***Update*** (Aug. 21): Chaz Stevens, an atheist activist known for his often clever stunts, plans to donate the following poster to various public schools. It appears to fit all the legal requirements for the poster… but since there’s nothing in the law requiring “In God We Trust” to be written in English, Stevens is opting for Arabic. Just to make the conservative Christian lawmakers squirm.
Stevens is accepting donations for this particular plan here.
A law, passed last year by the Texas legislature, requires all public schools to display “In God We Trust” posters that are donated by outside groups. It’s the latest effort by conservatives in power to shove God in students’ faces instead of passing bills that would actually help them.
S.B. 797 passed over a year ago but didn’t get much attention last year as families dealt with a return to in-person schooling. The law previously said the motto “may” be placed in a public school; the new law says schools “must” display a durable poster or framed copy of the motto “in a conspicuous place”… as long as it’s donated or purchased by outside groups. In other words, no taxpayer money will be used to do this… other than the time wasted by district officials, which (let’s be honest) Texas Republicans just don’t care about.
There are restrictions, too: The posters must have the words “In God We Trust” on top, the U.S. flag underneath them and centered, and a Texas flag somewhere else on the poster. Basically, something like this:
The law also includes what I’d call a No Shenanigans clause. It says no other words or images are allowed on the posters, so there’s no opportunity to do what some Kentucky schools did in 2019, putting up a framed copy of a dollar bill… or a picture of a penny. (Both say “In God We Trust.”)
None of that is permitted in Texas under the new law.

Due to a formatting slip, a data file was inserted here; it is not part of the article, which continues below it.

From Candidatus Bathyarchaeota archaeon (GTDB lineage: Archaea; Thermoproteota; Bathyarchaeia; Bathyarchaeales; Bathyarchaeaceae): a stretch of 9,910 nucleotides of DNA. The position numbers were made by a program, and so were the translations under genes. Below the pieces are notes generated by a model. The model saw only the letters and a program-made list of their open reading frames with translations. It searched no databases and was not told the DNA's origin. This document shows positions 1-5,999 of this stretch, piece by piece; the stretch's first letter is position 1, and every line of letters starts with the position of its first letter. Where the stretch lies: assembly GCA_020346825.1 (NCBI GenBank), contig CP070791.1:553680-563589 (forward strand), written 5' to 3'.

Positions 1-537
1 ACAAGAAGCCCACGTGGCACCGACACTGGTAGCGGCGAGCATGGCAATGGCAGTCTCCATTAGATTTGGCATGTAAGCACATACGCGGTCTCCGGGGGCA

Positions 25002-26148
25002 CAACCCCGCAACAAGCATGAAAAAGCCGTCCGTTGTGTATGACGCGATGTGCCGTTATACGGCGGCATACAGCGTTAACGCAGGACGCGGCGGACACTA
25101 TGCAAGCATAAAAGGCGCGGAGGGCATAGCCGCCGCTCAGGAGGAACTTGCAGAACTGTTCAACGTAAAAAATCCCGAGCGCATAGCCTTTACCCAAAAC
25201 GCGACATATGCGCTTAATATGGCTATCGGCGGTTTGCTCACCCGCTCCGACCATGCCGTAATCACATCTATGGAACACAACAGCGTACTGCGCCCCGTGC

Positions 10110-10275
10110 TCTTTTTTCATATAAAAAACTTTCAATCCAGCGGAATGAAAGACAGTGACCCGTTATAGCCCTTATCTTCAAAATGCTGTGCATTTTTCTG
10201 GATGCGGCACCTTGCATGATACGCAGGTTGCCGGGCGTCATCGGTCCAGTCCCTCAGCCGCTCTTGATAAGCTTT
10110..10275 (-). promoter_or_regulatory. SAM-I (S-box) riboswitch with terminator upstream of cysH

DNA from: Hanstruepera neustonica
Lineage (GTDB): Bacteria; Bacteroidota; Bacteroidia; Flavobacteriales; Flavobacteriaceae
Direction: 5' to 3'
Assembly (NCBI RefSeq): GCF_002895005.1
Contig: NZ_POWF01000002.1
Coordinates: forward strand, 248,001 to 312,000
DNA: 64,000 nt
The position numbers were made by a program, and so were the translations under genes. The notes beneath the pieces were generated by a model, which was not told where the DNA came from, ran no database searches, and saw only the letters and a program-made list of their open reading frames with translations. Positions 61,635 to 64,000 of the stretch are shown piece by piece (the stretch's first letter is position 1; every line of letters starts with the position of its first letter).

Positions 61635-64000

Nor will any outside group be allowed to send over posters with a synonym for “God”… or with the word “No” cleverly inserted before “God”… or with additional provocative imagery.
I suppose someone could make a version of the poster above with “God” hidden behind a blue gradient that doesn’t completely obscure the word. Such an image would probably raise plenty of money online in order to mass produce framed versions of it. And schools would be obligated to put it up because the law requires them to do so. But what do I know.
As expected, right-wing groups are jumping at the opportunity to send out posters:
Patriot Mobile, a Texas-based cellphone company that donates a portion of its customers’ phone bills to conservative, “Christian” causes, on Monday donated several “In God We Trust” signs to all Carroll Independent School District campuses, claiming it is their “mission is to passionately defend our God-given, Constitutional rights and freedoms, and to glorify God always.”
“Patriot Mobile has donated framed posters to many other school districts in the Dallas-Fort Worth area and we will continue to do so until all the schools in the area receive them,” the company said in a Facebook post. “We are honored to be part of bringing God back into our public schools!”
They’re giving away the game right there. This is about “bringing God” to schools. It’s not about patriotism, or the motto, or love of country. This Texas law is about shoving Christianity into public schools because the religion is too weak to win recruits on its own merits. If these people need a law to remind students to believe in the Christian God, it just shows how the Christian God and His followers have nothing of value to offer people.
State Sen. Bryan Hughes, the anti-abortion zealot who co-sponsored this bill, admitted the same thing, saying this legislation and the national motto were all about “assert[ing] our collective trust in a sovereign God.”
He’s lying about the “collective trust” bit. About 18% of Texans have no religious affiliation. The number is even higher nationally. And plenty of religious believers don’t believe in his God.
Whatever the case, I’m sure students in Uvalde and El Paso and Sutherland Springs and Santa Fe appreciate the gesture. Texas Republicans won’t do a damn thing about guns, but they’ll go out of their way to make sure every school has posters with the word “GOD” on them.
There is one way to legally fight back, though. Any school could put another poster next to the donated religious ones, saying non-Christians and non-religious students are welcome there, too.
Or maybe they could just frame the Establishment Clause.
I’d toss in some money for those.